It is not possible to compare the length (in pages) of a book in different formats. Even in printed form, a given book may have multiple different typesets resulting in different page counts of identical material, and with computerized typesetting, this is even more likely. There is no notion whatsoever of book pages in digital books. A page is simply a view of some amount of text, and the amount of text in a view can be altered by changing the font size.
Occasionally, I have had the "feeling" that there was an abridgement, but in only one case has it actually proved to be so. It turned out that the abridgement had been in the translation from the original language (German) of that particular edition and had nothing to do with its publication in digital form. I had simply purchased a digitized version of this edition that had already been abridged in print form.
Your sequence of statements is more "unfair" than anything Amazon has done. First, claiming that a print version of a book is ten pages longer than its Kindle version demonstrates an ignorance of the nature of digital books, which have no pages. Because of this, it is impossible to "glance" at a book in digital format and detect an abridgement. Moreover, the claim that this "seems to be frequently the case" is absurd nonsense. Without proving your case, you immediately extend it by arguing that it is the rule and not the exception. Then, you say that this practice is "unfair of Amazon", but Amazon does not publish Kindle books. It simply sells them. If a publisher submits an abridged digital edition (i.e., abridged in conversion to digital form as opposed to digitizing an already abridged edition), Amazon can do nothing but offer it. If there is a betrayal, then it is the publisher's and not Amazon's betrayal.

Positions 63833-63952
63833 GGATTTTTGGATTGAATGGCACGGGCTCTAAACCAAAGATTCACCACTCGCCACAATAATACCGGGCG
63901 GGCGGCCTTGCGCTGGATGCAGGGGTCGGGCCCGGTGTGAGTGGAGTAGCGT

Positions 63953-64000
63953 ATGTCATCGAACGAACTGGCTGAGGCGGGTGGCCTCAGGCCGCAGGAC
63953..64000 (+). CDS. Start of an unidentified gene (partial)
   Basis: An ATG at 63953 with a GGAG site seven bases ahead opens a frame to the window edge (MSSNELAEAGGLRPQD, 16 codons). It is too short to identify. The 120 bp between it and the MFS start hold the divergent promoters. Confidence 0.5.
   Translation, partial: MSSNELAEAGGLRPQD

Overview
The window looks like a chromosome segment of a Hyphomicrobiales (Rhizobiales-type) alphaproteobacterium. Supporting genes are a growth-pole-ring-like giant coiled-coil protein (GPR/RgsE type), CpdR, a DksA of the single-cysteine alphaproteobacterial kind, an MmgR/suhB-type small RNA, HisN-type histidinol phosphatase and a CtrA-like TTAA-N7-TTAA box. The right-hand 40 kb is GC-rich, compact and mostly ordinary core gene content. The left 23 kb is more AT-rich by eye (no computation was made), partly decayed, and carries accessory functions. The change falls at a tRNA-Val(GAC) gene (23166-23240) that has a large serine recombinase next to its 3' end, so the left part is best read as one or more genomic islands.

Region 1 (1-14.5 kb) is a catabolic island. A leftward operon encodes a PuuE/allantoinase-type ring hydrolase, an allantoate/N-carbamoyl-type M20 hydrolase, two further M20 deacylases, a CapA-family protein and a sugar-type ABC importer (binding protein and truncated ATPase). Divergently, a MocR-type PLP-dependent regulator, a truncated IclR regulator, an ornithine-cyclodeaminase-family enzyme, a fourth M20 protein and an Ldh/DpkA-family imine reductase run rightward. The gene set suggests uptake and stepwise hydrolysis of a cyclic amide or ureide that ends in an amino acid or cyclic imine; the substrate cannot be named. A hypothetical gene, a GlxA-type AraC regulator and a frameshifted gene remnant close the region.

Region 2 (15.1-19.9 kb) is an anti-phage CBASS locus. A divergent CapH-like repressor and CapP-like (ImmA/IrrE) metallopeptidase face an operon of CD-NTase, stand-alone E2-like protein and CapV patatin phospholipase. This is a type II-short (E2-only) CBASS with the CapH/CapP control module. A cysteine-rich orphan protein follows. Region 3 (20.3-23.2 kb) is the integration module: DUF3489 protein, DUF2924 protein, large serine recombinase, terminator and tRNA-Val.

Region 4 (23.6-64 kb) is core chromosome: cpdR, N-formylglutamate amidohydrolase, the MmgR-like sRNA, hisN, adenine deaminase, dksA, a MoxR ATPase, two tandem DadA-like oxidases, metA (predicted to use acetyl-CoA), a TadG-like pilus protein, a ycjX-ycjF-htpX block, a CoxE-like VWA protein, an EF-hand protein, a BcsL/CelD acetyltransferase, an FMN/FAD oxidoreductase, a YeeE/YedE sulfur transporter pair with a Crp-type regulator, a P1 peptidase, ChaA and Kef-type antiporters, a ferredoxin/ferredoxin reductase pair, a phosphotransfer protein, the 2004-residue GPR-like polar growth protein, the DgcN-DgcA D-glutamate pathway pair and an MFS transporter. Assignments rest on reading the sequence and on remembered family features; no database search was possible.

Then you go on to say that the "general user agreement for the Kindle is unfair" but do not give any reason for this. I can hardly think how it could possibly be unfair as long as users have access to the agreement--whether they read it or not is not Amazon's problem--and Amazon lives up to their part. User agreements are a contract that both sides agree to. Potential users who do not cannot be forced to enter into the agreement. It is certainly unfair of users to expect Amazon to live up to their side of the agreement but take umbrage at having to do so themselves. What is more unfair is making moral judgments that are without foundation.
I bought a copy of The Maltese Falcon in the Rutgers series and it is very obviously a scanned book, not epublished. The opening page features a large "T" and you can see the original letters from the scanned book next to the "T". Ok charge a fair price like five bucks but don't state the books are epublished when they are scanned
Epublishing is the digital distribution of an electronic book or other such material. Its only role is to supply a document to the intended audience in a form by which it can be consumed using a computing device. The only requirement is that the document be in some kind of digitized form. That could be anything from a purely text file to a sequence of photographed pages of text and images. There is no betrayal of the consumer in the use of any digitizing method as long as the resulting document can be consumed using the intended computing device.